Ohio courts have similarly recognized that failing to afford attorneys’ liens priority risks “leaving without remuneration of any sort the attorneys but for whose efforts, presumably, the fund would not have been procured or made available for the payment of the creditors either of the firm or the individuals composing it.” See Cuyahoga Cty. Bd. of Commrs. v. Maloof Properties Ltd., 197 Ohio App. 3d 712, 716 (2012).
The Delaware Supreme Court has likewise recognized “the public policy that without the services and skill of the attorney, there would be no recovery” as a historical basis for affording charging liens priority over other claims. Doroshow, Pasquale, Krawitz & Bhaya v. Nanticoke Mem’l Hosp. Inc., 36 A.3d 336, 345 (Del. 2012).
Lawyer-Directed Funding as a Solution
The policy rationale for the priority of charging liens should also apply to litigation funding. In cases involving litigation funding, no less than cases in which attorneys must look to proceeds to justify their fee claims, parties assume risk to generate litigation proceeds that may not otherwise exist.
However, no statutory priority currently exists for client-directed funding. Accordingly, at least in jurisdictions that acknowledge the priority of attorney charging liens, lawyer-directed funding can afford claim holders a solution to credit issues that would otherwise preclude their ability to pursue their legal claims.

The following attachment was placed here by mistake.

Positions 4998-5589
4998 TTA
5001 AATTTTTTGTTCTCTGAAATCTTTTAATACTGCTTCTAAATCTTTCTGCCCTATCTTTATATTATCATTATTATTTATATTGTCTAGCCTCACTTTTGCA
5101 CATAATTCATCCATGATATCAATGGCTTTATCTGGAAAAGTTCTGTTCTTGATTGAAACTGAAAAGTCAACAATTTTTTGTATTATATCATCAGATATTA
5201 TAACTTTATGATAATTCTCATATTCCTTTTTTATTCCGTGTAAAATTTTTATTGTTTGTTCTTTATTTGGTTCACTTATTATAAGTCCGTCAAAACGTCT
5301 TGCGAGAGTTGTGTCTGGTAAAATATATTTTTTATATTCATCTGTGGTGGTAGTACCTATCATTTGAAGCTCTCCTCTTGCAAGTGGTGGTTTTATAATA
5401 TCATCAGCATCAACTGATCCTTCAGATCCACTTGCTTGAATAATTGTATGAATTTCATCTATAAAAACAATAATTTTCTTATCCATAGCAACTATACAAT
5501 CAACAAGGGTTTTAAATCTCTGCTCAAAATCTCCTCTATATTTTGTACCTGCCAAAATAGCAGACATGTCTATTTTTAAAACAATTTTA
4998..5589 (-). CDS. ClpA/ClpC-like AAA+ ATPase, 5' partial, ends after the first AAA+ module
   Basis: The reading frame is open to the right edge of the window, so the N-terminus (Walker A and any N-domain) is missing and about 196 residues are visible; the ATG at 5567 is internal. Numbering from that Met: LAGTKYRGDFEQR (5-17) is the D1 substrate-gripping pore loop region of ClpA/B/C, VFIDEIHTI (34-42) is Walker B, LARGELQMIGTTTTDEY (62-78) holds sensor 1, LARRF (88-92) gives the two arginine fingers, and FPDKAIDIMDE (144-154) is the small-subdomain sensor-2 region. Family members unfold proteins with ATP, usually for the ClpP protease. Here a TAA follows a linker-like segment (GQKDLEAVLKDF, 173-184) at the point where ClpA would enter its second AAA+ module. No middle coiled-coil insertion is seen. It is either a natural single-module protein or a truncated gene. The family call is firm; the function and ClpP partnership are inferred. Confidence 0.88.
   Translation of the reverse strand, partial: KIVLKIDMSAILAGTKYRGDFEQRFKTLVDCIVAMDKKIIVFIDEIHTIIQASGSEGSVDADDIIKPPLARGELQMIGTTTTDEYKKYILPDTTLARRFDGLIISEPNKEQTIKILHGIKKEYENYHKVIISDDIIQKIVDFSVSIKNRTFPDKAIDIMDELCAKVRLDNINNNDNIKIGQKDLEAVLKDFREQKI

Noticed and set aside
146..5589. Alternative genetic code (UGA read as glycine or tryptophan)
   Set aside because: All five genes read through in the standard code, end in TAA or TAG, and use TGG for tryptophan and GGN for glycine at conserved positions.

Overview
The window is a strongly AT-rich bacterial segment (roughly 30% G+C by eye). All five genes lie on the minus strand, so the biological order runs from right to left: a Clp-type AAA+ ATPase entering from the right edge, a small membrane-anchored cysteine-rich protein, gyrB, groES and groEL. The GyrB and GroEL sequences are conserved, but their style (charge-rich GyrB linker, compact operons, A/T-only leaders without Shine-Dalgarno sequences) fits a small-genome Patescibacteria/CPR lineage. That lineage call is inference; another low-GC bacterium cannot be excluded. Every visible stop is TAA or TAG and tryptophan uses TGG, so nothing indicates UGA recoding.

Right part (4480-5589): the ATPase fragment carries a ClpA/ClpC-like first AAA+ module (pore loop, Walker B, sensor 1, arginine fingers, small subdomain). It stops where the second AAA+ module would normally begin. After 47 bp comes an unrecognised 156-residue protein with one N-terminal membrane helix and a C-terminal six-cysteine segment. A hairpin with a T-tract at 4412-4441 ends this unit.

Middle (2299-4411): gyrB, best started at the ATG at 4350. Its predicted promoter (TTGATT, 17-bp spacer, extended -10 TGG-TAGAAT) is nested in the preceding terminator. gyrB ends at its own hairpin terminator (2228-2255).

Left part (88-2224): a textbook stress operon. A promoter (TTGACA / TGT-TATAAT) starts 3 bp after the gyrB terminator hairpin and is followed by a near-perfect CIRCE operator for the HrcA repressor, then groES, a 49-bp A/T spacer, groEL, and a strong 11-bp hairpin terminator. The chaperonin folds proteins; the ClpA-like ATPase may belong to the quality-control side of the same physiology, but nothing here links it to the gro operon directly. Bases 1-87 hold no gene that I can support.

The promotion of access to justice should therefore be an important consideration in the debate of whether lawyer-directed funding should be permitted. While technical fee-splitting concerns may exist, the established public policy benefits of litigation funding should not be restricted to certain classes of claim holders.
This column does not necessarily reflect the opinion of The Bureau of National Affairs, Inc. or its owners.
Dai Wai Chin Feman is director of commercial litigation strategies and corporate counsel at Parabellum Capital LLC, a litigation finance firm in New York.
John C. Martin is a partner and litigator at Sugar Felsenthal Grais & Helsinger LLP, a Chicago law firm.